Popular Constitutionalism in the Lower Courts in the DOMA Litigation

September 24th, 2013

Katie Eyer pens a timely essay in the Yale Law Journal Online about how popular constitutionalism shaped the DOMA litigation in the lower courts, with a focus on the importance of the President’s decision not to defend the law. Here is the abstract of Lower Court Popular Constitutionalism.

Scholars of popular constitutionalism have persuasively argued that an array of nonjudicial actors — social movements, the federal political branches, state and local political entities — play an important role in shaping constitutional meaning. But to date, the accounts of such scholars have largely focused on the ways that constitutional doctrine at the Supreme Court level — rather than throughout the federal judiciary — can be shaped by such popular constitutional influences.In this Essay, Professor Katie Eyer draws on the events following the Obama Administration’s February 2011 Defense of Marriage Act (DOMA) announcement — and the history of gay equality litigation that preceded it — to develop a theory of the lower federal courts as participants in the popular constitutionalism dialogue. Tracing the approach of the lower federal courts to gay claims for heightened scrutiny in the period both preceding, and following the Obama Administration’s announcement, Eyer shows that — unlike the Court itself — the lower courts have typically demanded authoritative doctrinal guidance before meaningfully shifting their constitutional approach. However, it appears that such guidance need not be provided by the Supreme Court itself, but may in some circumstances derive from authoritative popular constitutional actors, such as the President or Congress.

The Essay concludes by drawing on existing scholarship regarding lower court constitutional adjudication (and the role culture that surrounds lower court constitutional adjudication) to explain this history and to sketch a broader theory of the lower courts as potential receptive sites for popular constitutional influences. As this section describes, the history of lower court adjudication in the gay equality context is deeply consonant with what a broader theory of lower court popular constitutionalism would suggest, given the differing institutional roles ascribed to the Supreme Court and the lower federal courts as constitutional adjudicators.

On the President’s role:

In contrast, President Obama’s popular constitutional intervention seems to have jump-started a much deeper renewal of constitutional dialogue in the lower courts about the proper constitutional stature of gay equality.93 Although based on an independent, extrajudicial assessment of constitutional meaning by the executive branch,94 the Obama intervention seems to have been received by the lower courts, in the absence of authoritative guidance from the Supreme Court, as a signal that heightened scrutiny is once again a respectable—if perhaps not mandatory—doctrinal approach.95 And, given that the factors warranting heightened scrutiny tend to, if fully analyzed, support LGB claims for heightened scrutiny, such doctrinal “space” may well lead to more profound shifts in the lower courts’ gay equality approach.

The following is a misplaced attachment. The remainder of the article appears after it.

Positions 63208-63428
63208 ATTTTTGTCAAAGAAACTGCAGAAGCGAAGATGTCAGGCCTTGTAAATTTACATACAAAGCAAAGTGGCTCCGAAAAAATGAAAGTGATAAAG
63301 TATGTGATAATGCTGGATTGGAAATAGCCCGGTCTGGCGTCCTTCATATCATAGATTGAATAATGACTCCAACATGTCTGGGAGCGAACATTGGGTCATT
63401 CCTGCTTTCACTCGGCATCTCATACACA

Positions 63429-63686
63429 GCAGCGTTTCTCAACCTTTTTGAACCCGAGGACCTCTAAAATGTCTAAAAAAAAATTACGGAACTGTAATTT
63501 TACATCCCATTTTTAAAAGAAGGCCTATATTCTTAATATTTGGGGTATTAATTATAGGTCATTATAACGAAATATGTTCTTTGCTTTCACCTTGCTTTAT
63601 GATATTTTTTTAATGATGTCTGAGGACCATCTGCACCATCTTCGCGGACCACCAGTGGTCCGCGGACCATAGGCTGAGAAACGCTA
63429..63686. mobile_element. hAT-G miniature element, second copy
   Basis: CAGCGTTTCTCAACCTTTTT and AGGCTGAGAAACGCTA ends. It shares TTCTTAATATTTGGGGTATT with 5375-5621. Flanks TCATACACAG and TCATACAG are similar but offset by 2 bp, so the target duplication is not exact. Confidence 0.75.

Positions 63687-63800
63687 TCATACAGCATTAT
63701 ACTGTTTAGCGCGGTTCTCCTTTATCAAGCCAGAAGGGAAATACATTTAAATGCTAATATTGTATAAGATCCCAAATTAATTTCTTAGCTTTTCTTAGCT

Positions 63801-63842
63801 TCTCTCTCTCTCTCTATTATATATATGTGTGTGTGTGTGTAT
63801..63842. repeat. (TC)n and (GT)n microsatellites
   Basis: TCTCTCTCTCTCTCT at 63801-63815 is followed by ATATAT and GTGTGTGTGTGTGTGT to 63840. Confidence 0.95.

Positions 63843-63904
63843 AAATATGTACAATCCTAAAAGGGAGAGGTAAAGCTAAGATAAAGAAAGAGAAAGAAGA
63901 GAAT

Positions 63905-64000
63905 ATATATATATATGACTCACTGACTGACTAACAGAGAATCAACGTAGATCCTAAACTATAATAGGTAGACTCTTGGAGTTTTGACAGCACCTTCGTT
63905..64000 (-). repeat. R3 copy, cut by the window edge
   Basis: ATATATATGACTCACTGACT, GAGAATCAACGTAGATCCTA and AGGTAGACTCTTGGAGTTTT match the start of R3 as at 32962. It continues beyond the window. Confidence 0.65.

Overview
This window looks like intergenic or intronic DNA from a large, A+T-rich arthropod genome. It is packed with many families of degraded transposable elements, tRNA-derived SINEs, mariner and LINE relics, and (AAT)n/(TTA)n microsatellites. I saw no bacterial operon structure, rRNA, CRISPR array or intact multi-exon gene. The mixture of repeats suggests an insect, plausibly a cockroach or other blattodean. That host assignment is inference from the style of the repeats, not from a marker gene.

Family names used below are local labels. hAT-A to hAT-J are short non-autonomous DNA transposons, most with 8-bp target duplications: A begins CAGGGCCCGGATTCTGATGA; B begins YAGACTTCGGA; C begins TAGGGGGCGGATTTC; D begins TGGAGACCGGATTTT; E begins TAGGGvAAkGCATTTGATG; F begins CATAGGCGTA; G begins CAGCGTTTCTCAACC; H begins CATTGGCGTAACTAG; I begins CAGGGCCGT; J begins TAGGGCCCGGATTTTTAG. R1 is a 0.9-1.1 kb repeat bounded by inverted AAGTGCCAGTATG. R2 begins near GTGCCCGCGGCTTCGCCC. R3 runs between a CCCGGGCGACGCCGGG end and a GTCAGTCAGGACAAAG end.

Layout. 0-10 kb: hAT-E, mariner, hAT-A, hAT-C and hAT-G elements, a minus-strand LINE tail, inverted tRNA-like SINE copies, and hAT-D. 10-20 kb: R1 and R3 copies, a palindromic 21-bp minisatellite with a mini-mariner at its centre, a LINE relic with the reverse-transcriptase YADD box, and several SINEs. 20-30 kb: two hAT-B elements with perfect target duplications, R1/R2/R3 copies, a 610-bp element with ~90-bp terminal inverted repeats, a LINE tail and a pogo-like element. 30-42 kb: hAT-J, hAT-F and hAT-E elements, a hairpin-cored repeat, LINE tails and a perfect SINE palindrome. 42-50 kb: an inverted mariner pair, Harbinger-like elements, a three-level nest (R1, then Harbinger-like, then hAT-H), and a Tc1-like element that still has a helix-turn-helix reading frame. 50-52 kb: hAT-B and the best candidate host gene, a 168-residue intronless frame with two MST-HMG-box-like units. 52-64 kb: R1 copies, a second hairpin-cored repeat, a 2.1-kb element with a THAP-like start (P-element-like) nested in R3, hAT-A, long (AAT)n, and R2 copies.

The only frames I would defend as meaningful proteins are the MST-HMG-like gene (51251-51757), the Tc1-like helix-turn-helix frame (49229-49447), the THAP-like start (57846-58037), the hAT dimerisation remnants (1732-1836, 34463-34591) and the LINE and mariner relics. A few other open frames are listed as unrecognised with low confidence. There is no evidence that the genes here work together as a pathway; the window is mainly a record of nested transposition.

And indeed, as both the Obama intervention and the history of gay equality litigation generally suggest, the institutional relationship of the lower federal courts to popular constitutional influences may be quite different from that of the Court itself. Thus, the history of gay equality claims in the lower federal courts suggests that such courts may be slower and more hesitant than the Supreme Court to make doctrinal moves responsive to broader shifts in the constitutional culture, particularly in the absence of some clear doctrinal signal from the Court itself. On the other hand, as to targeted interventions by authoritative popular constitutional actors (such as the President and perhaps Congress) the Obama experience suggests that the lower courts may—in appropriate circumstances98—be at least as receptive a site for popular constitutional understandings.

In the Affordable Care Act litigation, similar currents of popular constitutionalism pervaded the opinions in Virginia and Florida, as crazy arguments were moved from off-the-wall to on-the-wall.  Before the Supreme Court could ever take this case, it had to gain validity, the district courts had to buy it.

I include this vignette in Unprecedented concerning Judge Hudson’s critical ruling in favor of the challengers:

Regardless of its ultimate legal merit, Cuccinelli’s suit played a pivotal role in advancing the challenge when Judge Henry Hudson ruled that the ACA exceeded the commerce power of Congress. That ruling, by a single district court judge, changed the entire discourse surrounding the case. Immediately after the ruling, Yale law professor Jack Balkin fired off an email to his adversary and longtime friend, Randy Barnett. It read, “Your argument is officially not frivolous.” For the first time, Obamacare supporters started to worry. And Judge Hudson’s ruling made it that much easier for any other judge to rule the same way—as one soon would.